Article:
Oh, I could harp on our guys for their inability to win games on the road. I could rake them over the coals for going 2-for-18 with runners in scoring position and stranding 31 runners in the past three games. I could worry that the Twins seem unable to get themselves above the .500 mark, that they can’t seem to gain any ground on the division-leading Tigers, and that their 7-18 road record is second only to the Orioles (8-20) for the worst in the AL. But I’ve been doing those things a lot lately, and it doesn’t really seem to be helping. So, maybe it’s time to take an entirely different approach: from now on, no matter what happens, I’m only going to focus on the good things that the Twinkies do. Maybe a little encouragement is exactly what our boys need, maybe they’ll start to believe in themselves. Maybe they’ll actually start to win some games in places other than the Metrodome. So, instead of focusing on the fact that the Twins only scored five runs in three games against the Mariners, I’m only going to talk about the things that went well:
- Joe Mauer
The AL-Player-of-the-Month went practically hitless in the series, got caught in a rundown in a key spot, and only threw out one potential base stealer. But it’s actually a good thing that the golden boy had a relatively quiet series. The less productive Mauer is at the plate, the lower his price tag, and the likelier he will remain in Minnesota for the rest of his career. Besides, he’s already got a couple of batting titles; he should stop being so selfish and let someone else win one for a change.
- Justin Morneau
Johnny Canuck was doing his horribly unfunny Carlos Gomez impression at the plate pretty much the entire series, waving at pitches well outside the strike zone with runners in scoring position. He went 1-for-11 with a couple of strikeouts and stranded seven of his teammates on base. But, hey, at least he drove in a pair of runs on a couple of sac flies. Way to be a productive out, Morny. That’s kind of helpful. And he did score the winning run in Friday’s game on Matt Tolbert’s double/Wladimir Balentien’s fielding error, so there’s that. Now that selfish jerk Mauer won’t be able to hog all the glory for himself anymore.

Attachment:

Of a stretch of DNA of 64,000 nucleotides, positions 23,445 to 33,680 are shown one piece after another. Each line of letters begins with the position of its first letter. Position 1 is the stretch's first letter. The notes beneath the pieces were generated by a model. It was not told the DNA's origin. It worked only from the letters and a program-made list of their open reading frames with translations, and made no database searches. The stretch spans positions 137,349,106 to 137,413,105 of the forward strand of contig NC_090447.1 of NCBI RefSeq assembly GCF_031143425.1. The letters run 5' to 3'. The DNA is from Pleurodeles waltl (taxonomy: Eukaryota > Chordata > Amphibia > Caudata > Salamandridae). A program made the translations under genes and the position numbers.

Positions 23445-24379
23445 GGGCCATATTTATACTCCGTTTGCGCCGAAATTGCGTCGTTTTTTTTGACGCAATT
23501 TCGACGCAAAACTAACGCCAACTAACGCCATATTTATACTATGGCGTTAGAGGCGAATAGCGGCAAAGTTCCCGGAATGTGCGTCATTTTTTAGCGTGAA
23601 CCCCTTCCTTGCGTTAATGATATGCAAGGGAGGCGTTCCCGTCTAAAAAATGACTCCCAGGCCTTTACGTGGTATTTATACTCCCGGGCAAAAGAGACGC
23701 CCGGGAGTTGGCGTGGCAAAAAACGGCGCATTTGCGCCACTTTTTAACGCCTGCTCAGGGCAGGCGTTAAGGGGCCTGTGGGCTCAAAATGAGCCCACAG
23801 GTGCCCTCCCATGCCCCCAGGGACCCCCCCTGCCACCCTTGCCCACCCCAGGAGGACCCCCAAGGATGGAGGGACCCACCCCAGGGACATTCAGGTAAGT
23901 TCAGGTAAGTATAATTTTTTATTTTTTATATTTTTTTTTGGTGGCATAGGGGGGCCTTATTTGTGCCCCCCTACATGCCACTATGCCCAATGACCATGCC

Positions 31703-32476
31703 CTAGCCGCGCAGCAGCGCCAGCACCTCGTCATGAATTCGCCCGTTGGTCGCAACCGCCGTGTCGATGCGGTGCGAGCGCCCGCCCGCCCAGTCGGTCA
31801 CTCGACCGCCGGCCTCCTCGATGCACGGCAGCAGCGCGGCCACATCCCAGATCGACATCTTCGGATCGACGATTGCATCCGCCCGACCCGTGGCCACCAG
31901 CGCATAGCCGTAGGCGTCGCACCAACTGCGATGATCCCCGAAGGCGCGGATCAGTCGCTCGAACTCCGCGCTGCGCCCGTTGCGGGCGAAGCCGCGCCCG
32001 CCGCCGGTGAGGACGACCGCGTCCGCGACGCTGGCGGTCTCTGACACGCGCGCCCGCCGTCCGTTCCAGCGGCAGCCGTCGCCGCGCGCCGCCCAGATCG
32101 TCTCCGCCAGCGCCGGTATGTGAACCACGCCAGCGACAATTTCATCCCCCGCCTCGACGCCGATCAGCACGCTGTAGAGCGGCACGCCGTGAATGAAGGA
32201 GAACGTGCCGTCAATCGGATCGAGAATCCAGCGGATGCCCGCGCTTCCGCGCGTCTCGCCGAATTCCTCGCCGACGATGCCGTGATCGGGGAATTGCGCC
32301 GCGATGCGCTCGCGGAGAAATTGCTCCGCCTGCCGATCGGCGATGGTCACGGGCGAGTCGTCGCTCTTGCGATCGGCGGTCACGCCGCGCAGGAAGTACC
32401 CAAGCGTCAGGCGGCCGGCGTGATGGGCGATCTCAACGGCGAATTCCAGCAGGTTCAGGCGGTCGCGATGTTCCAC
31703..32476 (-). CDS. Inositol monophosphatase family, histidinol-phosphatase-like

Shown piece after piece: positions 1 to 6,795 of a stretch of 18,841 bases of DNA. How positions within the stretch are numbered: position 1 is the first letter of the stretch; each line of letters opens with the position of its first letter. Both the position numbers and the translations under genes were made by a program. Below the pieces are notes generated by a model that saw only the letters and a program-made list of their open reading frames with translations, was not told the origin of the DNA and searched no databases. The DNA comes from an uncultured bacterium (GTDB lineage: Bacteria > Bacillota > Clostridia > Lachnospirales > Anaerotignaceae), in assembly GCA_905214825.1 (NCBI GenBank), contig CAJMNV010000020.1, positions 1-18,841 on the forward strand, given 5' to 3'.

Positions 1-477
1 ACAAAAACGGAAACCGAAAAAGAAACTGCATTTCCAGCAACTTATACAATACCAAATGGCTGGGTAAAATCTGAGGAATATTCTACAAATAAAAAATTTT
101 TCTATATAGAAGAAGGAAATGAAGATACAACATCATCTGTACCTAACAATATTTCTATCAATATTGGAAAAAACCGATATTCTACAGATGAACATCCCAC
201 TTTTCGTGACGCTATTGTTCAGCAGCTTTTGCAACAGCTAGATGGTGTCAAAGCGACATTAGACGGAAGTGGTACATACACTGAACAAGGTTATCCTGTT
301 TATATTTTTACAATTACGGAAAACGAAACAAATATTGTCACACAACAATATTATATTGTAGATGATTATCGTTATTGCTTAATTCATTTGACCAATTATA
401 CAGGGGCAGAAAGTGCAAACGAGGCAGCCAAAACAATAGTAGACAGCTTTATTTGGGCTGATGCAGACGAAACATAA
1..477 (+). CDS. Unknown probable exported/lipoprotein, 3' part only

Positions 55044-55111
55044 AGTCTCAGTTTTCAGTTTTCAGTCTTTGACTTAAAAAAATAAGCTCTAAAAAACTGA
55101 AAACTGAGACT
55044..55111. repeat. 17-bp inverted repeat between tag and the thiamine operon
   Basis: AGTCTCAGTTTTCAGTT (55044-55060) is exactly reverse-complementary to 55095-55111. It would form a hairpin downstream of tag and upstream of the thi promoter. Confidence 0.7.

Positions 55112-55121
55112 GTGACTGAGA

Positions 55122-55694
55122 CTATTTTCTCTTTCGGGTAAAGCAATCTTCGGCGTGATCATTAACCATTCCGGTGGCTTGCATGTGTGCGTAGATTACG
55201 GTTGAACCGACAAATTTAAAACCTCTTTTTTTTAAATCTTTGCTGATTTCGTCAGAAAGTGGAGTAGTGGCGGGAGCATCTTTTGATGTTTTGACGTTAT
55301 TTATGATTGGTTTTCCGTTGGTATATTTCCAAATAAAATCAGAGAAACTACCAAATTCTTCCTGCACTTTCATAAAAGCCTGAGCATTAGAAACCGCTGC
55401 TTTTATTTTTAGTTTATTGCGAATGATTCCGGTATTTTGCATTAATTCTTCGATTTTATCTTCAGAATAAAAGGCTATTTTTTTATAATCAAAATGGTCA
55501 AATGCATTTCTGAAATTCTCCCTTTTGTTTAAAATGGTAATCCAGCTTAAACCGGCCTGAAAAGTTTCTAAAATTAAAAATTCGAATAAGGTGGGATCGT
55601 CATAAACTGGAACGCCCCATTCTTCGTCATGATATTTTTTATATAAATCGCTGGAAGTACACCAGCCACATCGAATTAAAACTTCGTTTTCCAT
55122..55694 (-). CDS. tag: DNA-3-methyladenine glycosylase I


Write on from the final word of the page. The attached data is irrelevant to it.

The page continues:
- Kevin Slowey
Well, four runs on ten hits in 4.2 innings certainly doesn’t sound very good, but give me a minute and I’ll find something nice to say. Umm…well…at least the three home runs Slowey surrendered were solo shots. That’s good, right? So one entire thing did not go really bad for Kevin Slowey. For the most part, though, the pitching was actually pretty good. Frankie technically had a quality start, Nick Blackburn pitched pretty well, and even the ne’er-do-wells in the bullpen only surrendered a single run the entire series. Luis Ayala (of all people) recorded a very important out in the eighth inning of the series finale. It would’ve been more important, though, if the Twins actually scored against Sean White in the ninth. But I guess they just wanted to make sure the kid got his first major-league save. That was awfully nice of them.